Local Spotlight: Nick Beery – When Arts CollidePosted by Jessica Kaminski
Music and visual art have always been closely intertwined. They exist in a symbiotic space that channels creativity into a synergistic expansion of expression. While music and visual arts thrive in a concerted parallel, there are often times when their paths diverge and sight and sound collide. One artist in particular has staked a claim in the middle of that intersection — Nick Beery.
Nick Beery, also known as Beery Method, answered the call of the Seattle’s siren song after graduating college with a Bachelor of Fine Art degree. Lured by the breathtaking landscape and the creative community, Beery quickly became a fixture on the Seattle art scene. He is still a local chap, but his work has him splitting time between a trifecta of great cities: Seattle, Chicago and San Francisco.
Formally trained in fine art, Nick strikes an insightful balance between street art and more classical approaches. He is a passionate advocate for the arts and is embedded within the creative communities in all three of the cities he works. This community involvement has led to numerous opportunities to collaborate with musicians to create visual pieces that help tell the story beyond the music. Crafting a visual element helps to open the door for a deeper understanding of the musician’s artistic intention and the potential for emotional connection to the work is heightened. Nick has worked closely with a plethora of musicians ranging from Stone Temple Pilots to singer songwriters and hip hop artists. It is obvious that Beery is passionate about existing in the crossroads where art and music intersect.
Mr. Beery carved some time out of his busy schedule to chat with SSG about music, art, and the challenges both musicians and visual artist face. The pressing challenges facing the visual art world closely mirror the discourse surrounding music sharing and downloading . When Beery finished school he headed down the path of freelance illustration. During that time stock companies like Getty Images and iStockphoto, were exploding. (These are the visual equivalents of services like iTunes and Spotify.) The result was a comodification of art. Beery commented, “It was great for the companies and businesses that relied on visuals to promote and advertise. But it was destroying what was happening on the traditional side of the freelance world…not just fine arts, but commercial artists. The standards were decomposing on how artists were compensated.”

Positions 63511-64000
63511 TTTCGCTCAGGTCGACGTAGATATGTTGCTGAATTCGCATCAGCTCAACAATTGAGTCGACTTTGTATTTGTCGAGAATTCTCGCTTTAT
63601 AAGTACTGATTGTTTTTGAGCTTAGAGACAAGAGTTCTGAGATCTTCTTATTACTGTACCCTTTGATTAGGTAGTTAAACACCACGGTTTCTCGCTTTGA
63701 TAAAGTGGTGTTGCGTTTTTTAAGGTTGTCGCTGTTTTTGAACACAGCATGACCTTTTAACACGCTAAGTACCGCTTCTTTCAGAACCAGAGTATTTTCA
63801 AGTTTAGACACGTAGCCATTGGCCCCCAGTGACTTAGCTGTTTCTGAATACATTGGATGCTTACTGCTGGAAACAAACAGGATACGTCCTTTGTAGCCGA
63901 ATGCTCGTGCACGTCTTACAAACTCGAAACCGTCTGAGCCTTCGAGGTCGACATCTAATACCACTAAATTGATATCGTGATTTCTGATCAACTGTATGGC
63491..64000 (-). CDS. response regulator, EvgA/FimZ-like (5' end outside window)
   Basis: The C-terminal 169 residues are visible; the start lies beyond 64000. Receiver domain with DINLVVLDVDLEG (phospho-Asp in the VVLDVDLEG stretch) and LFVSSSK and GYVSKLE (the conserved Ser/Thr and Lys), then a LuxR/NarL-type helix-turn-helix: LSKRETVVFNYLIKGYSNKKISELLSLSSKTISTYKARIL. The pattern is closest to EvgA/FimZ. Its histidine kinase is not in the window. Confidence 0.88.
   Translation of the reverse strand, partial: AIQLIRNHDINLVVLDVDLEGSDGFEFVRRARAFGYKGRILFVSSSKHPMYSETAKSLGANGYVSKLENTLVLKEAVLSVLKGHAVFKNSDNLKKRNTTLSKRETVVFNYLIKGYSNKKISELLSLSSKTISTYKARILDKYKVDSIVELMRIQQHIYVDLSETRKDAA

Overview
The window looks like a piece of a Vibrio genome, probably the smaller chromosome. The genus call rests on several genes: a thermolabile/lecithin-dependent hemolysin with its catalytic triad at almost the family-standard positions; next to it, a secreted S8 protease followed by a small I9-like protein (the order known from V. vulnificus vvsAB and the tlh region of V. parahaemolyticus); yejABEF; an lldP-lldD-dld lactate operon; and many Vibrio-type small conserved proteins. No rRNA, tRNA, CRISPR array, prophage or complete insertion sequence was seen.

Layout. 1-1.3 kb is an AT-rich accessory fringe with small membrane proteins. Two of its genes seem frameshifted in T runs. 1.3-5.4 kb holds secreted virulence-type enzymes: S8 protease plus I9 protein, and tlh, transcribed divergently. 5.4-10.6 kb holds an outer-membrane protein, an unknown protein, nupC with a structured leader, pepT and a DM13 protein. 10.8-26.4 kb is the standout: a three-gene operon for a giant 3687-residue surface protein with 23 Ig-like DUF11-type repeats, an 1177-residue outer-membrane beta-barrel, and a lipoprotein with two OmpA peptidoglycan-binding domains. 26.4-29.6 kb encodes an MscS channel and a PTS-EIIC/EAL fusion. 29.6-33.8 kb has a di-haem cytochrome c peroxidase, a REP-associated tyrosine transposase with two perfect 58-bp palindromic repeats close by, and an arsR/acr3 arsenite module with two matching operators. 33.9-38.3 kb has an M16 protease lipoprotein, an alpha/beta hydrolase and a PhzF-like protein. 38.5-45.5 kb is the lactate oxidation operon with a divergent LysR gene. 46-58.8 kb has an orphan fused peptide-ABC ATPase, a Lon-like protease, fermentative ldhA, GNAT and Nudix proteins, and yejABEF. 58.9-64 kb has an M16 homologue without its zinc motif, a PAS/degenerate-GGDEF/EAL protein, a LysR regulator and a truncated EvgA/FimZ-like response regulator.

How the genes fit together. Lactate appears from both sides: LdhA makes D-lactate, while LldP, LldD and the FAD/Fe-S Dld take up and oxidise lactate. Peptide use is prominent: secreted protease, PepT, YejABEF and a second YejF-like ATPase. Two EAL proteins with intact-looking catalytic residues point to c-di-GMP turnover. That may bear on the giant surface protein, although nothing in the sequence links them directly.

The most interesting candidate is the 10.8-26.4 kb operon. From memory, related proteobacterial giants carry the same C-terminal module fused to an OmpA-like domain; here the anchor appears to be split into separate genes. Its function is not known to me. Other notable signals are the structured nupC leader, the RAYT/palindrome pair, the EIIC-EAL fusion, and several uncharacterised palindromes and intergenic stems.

To adapt to the changing status quo Beery put his creativity to work. He expanded his range and diversified his skills. He started doing photography, product design, and working with apparel companies —all skills that compliment working with bands and brands. This diversity has positioned Beery in a place where he can be selective about what clients he takes on. Beery’s work is always personal. Because of this, he is discerning in his collaborations.
At first blush this might sound arrogant, it’s not. His personal investment in all his work drives him to be choosy about collaborations — ensuring both parties artistic vision is accurately represented and respected. He sees every album cover as an experiment, saying “I like to view the musicians as a participant in that experiment…it is a catalyst for me to create visual art that is vastly different from what I have done before.” His criteria for collaborations are grounded in a desire for stretching boundaries and creating artistically satisfying work. In Beery’s words “…collaboration is key. When it is all done you can sit back and enjoy the fruits of your labor with the people who have put their blood, sweat and tears into the project.” This desire to push the envelope with creative alliances has found Beery working with a bevy of established and emerging artists—working beyond the album art to create a visual experience that helps to tell the whole story of the music. Recent collaborations have included Space Was Cool and Mike Surber.
Beery didn’t establish a strong philosophy without strong influences guiding his craft. When asked about music and album artwork that inspires him, Beery cited Pink Floyd as having an effect on him during his formative years. Particularly, Beery cites Wish You Were Here as an impeccable specimen of art complimenting music. The juxtaposition of the photography with the vinyl listening experience is something that remains a poignant homage to the intersection of art and music 37 years after its release.
Posessing an articulate esthetic and a definitive point of view, Nick Beery will continue to be an artist to follow. His work is constantly evolving as he seeks out new projects and builds an engaged community around the arts. From his current project, Coalesce Studios, in Chicago to his San Francisco solo show opening in early August, Beery is constantly growing as an artist. Regardless of which inspired direction he embarks, it is certain he will remain firmly rooted at the creative crossroads of music and art.